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Perseid meteor shower peaks tonight with over 100 fireballs per hour

The Perseids meteor shower is one of the most eagerly anticipated astronomical events of the year. This celestial show, a consistent performer, brightens the night skies in mid-August, captivating the imaginations of both seasoned stargazers and newcomers alike.

The Perseids are named after the constellation Perseus because they seem to emanate from that region of the sky. They are actually remnants of the comet Swift-Tuttle, which orbits the Sun every 133 years.

As this comet journeys through our solar system, it sheds a trail of debris, consisting mostly of tiny dust and rock particles. When the Earth passes through this trail, the particles, or meteoroids, collide with our atmosphere, burning up and creating the fiery streaks in the sky we call meteors or “shooting stars.”

When and how to view the Perseids

The Perseid meteor shower occurs every year from about July 23 to August 22, with the peak from late midnight August 11 to dawn August 13.

During this peak, under optimal conditions, observers can expect to see between 50 to 100 meteors per hour. This year, conditions are optimal, so expect it to be closer to 100 or more meteors per hour.

  • Find a Dark Spot: Light pollution severely limits the visibility of meteors. Escaping the city lights and heading to rural or less populated areas will greatly enhance the viewing experience.
  • Be Patient: Your eyes need about 20-30 minutes to adjust to the darkness. Once adjusted, you’ll be able to spot more meteors.
  • Look Northeast: Although meteors can appear anywhere in the sky, they will seem to originate from the constellation Perseus, which rises in the northeast.
  • Use the Naked Eye: Telescopes and binoculars limit your field of view. Meteors move swiftly across the sky, so your best bet is to lay back and take in as much of the sky as possible.

The Perseids are renowned for their bright and fast meteors. These meteors travel at speeds of up to 59 km/s (132,000 mph)!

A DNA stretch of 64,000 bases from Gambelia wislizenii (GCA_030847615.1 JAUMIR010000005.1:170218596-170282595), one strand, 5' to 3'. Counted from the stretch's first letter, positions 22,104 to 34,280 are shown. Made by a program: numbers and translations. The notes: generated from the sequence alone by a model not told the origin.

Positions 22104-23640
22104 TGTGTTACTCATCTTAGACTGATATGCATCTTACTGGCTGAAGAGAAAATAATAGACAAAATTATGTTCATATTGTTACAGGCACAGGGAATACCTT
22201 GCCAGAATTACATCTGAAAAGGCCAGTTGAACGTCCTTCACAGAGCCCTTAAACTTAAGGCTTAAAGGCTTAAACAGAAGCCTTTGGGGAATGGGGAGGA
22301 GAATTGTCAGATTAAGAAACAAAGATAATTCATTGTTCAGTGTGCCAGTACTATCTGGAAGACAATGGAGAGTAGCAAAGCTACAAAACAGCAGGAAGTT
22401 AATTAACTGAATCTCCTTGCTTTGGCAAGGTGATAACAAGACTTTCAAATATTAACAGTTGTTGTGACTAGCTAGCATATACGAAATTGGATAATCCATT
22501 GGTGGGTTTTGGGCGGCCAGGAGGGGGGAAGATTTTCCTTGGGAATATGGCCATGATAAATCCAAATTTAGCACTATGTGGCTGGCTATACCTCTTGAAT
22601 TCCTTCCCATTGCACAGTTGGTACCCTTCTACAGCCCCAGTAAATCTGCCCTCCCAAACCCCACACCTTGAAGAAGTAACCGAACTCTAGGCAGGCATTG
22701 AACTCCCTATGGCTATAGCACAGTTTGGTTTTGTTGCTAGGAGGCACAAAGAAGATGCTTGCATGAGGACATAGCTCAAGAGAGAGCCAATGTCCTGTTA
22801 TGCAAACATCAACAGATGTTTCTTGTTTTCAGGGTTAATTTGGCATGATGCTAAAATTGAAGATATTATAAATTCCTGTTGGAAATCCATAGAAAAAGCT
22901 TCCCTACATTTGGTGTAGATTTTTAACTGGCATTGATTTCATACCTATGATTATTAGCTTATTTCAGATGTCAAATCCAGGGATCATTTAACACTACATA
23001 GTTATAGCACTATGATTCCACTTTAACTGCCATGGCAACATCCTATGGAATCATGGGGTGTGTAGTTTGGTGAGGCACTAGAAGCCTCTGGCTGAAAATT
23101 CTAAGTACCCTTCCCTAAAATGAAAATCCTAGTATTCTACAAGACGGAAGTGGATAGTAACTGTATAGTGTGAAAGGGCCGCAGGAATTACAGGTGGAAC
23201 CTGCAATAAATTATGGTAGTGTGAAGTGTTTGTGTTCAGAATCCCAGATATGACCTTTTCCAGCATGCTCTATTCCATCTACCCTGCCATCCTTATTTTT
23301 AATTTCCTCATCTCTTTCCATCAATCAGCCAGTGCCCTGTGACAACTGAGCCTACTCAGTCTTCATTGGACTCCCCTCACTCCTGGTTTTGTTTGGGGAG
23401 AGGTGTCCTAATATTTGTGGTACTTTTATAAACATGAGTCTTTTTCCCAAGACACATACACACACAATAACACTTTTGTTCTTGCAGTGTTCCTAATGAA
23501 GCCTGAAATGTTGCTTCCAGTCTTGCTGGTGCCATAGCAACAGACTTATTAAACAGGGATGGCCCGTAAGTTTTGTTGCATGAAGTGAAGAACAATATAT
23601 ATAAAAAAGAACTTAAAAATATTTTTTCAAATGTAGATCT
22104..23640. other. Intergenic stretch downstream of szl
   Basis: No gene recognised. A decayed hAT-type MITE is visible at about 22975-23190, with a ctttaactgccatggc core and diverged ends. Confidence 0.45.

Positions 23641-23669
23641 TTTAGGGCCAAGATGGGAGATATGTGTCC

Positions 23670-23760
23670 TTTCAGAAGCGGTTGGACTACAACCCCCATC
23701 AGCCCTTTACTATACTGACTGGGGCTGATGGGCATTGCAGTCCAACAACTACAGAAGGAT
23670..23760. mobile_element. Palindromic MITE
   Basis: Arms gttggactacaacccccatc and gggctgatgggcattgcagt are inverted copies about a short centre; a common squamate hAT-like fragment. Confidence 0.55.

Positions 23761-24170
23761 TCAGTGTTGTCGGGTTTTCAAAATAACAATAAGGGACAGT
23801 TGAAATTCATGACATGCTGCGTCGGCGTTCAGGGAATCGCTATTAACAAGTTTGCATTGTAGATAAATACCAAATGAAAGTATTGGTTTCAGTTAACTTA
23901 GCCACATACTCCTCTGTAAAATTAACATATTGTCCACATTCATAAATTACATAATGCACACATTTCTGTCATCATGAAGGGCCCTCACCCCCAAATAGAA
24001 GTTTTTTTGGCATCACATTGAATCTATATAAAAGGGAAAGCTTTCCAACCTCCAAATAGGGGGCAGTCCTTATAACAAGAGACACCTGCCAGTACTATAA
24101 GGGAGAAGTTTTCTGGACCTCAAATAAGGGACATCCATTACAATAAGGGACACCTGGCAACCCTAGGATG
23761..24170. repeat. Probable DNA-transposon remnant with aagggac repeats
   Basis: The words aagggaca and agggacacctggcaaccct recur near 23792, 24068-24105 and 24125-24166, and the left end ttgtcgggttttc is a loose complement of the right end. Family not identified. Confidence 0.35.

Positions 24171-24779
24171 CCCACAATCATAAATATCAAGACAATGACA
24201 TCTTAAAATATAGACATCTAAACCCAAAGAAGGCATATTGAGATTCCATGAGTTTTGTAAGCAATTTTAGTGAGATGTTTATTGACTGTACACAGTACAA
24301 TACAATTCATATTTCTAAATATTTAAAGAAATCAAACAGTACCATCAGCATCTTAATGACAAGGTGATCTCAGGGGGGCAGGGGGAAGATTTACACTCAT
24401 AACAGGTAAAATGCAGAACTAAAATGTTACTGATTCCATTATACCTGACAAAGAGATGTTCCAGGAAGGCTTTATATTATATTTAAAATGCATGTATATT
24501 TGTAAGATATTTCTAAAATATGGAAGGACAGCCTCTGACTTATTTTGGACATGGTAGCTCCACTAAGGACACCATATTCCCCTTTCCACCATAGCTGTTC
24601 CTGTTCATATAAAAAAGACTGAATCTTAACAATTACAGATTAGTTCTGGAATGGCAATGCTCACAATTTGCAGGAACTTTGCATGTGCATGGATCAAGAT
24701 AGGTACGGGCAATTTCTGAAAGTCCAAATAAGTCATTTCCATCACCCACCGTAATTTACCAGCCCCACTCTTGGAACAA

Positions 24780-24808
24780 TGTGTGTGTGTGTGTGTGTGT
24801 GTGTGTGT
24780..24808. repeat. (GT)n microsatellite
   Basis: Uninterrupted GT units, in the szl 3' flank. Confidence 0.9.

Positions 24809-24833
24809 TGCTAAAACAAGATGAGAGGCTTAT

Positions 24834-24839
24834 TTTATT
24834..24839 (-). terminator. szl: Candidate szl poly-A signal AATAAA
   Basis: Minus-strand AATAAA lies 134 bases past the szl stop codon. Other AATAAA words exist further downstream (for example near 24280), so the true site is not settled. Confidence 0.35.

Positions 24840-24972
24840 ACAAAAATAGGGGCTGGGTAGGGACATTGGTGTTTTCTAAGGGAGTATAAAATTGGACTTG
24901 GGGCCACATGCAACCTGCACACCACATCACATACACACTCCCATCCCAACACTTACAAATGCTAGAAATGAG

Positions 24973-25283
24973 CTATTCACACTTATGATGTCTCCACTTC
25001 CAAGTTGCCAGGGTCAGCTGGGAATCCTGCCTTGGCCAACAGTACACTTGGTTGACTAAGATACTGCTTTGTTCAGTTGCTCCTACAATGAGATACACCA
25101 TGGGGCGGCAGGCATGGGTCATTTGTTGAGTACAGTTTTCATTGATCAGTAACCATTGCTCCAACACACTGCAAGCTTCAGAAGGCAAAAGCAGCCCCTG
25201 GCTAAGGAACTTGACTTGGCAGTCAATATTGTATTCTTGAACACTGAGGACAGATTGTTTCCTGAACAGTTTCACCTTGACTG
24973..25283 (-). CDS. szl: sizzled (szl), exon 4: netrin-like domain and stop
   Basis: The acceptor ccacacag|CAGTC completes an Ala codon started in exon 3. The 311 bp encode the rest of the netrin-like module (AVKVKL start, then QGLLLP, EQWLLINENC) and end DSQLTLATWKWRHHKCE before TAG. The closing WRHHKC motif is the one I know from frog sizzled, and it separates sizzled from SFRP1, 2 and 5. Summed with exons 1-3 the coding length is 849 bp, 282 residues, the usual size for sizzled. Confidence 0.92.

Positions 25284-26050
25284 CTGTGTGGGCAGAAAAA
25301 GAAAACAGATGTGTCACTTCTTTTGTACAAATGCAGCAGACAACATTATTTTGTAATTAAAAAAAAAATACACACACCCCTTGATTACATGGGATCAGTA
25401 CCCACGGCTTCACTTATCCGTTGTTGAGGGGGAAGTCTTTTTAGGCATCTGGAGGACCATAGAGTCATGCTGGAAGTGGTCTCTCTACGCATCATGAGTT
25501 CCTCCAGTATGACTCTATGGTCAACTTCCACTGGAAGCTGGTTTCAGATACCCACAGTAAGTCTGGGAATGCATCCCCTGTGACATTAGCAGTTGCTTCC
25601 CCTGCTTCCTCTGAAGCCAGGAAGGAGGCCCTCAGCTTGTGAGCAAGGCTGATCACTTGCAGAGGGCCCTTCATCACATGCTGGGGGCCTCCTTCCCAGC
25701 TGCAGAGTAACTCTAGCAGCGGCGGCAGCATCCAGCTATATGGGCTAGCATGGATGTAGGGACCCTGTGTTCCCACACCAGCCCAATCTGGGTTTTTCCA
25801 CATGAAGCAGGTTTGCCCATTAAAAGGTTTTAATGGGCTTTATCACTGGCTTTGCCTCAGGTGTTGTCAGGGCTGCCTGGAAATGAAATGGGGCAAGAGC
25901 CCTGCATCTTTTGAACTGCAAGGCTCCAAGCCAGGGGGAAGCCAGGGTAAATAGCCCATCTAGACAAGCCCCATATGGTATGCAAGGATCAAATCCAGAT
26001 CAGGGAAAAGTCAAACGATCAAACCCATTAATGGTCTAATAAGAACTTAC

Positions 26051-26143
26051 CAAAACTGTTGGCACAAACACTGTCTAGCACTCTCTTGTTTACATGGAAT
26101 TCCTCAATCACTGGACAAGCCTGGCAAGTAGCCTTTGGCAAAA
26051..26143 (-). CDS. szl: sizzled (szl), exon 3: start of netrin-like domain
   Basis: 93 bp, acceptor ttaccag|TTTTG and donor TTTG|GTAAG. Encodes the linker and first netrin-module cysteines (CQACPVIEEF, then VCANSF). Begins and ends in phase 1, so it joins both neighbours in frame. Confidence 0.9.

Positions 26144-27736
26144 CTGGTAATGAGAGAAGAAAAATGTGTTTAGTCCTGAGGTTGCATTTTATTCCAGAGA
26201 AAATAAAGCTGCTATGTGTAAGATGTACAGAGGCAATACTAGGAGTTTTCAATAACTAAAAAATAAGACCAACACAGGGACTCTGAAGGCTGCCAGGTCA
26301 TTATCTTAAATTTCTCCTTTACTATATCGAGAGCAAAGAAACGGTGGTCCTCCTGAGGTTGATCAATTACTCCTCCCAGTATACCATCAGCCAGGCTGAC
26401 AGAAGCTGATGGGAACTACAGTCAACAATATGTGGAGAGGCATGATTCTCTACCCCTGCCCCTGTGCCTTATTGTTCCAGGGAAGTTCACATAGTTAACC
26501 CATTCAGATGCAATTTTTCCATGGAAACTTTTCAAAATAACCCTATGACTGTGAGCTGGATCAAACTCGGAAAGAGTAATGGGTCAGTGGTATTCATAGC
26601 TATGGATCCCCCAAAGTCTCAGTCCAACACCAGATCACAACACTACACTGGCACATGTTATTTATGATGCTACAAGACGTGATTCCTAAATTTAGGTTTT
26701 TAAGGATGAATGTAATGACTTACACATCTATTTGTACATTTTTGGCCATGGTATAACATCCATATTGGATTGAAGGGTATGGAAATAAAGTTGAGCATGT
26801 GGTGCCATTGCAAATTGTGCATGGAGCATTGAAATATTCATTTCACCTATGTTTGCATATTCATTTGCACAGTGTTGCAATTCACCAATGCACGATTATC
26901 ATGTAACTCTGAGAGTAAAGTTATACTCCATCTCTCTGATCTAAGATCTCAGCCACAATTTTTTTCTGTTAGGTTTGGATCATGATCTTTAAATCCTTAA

Occasionally, observers might spot Perseid fireballs – these are larger explosions of light and color that persist longer than an average meteor streak. They are created when larger particles of comet debris enter Earth’s atmosphere.

A few of the brightest Perseids can leave behind a trail known as a “persistent train” – a glowing streak that lingers for a few moments after the meteor has disintegrated.

Cultural and historical significance

Throughout history, meteor showers have been met with a mix of awe, reverence, and fear. Ancient civilizations often associated meteor showers with gods, spirits, or important omens.

The Perseids have been observed for about 2000 years and were even referred to as the “tears of St. Lawrence” in medieval Europe, as the peak coincides with the anniversary of the martyrdom of the Christian saint.

Protecting our night skies

The beauty of the Perseids, like all meteor showers, serves as a poignant reminder of the importance of preserving our night skies. With the rise of urban development and the resultant light pollution, many people around the world are unable to witness these natural spectacles.

Organizations like the International Dark-Sky Association advocate for reducing light pollution, and everyone can play a role by adopting dark-sky friendly lighting in their communities.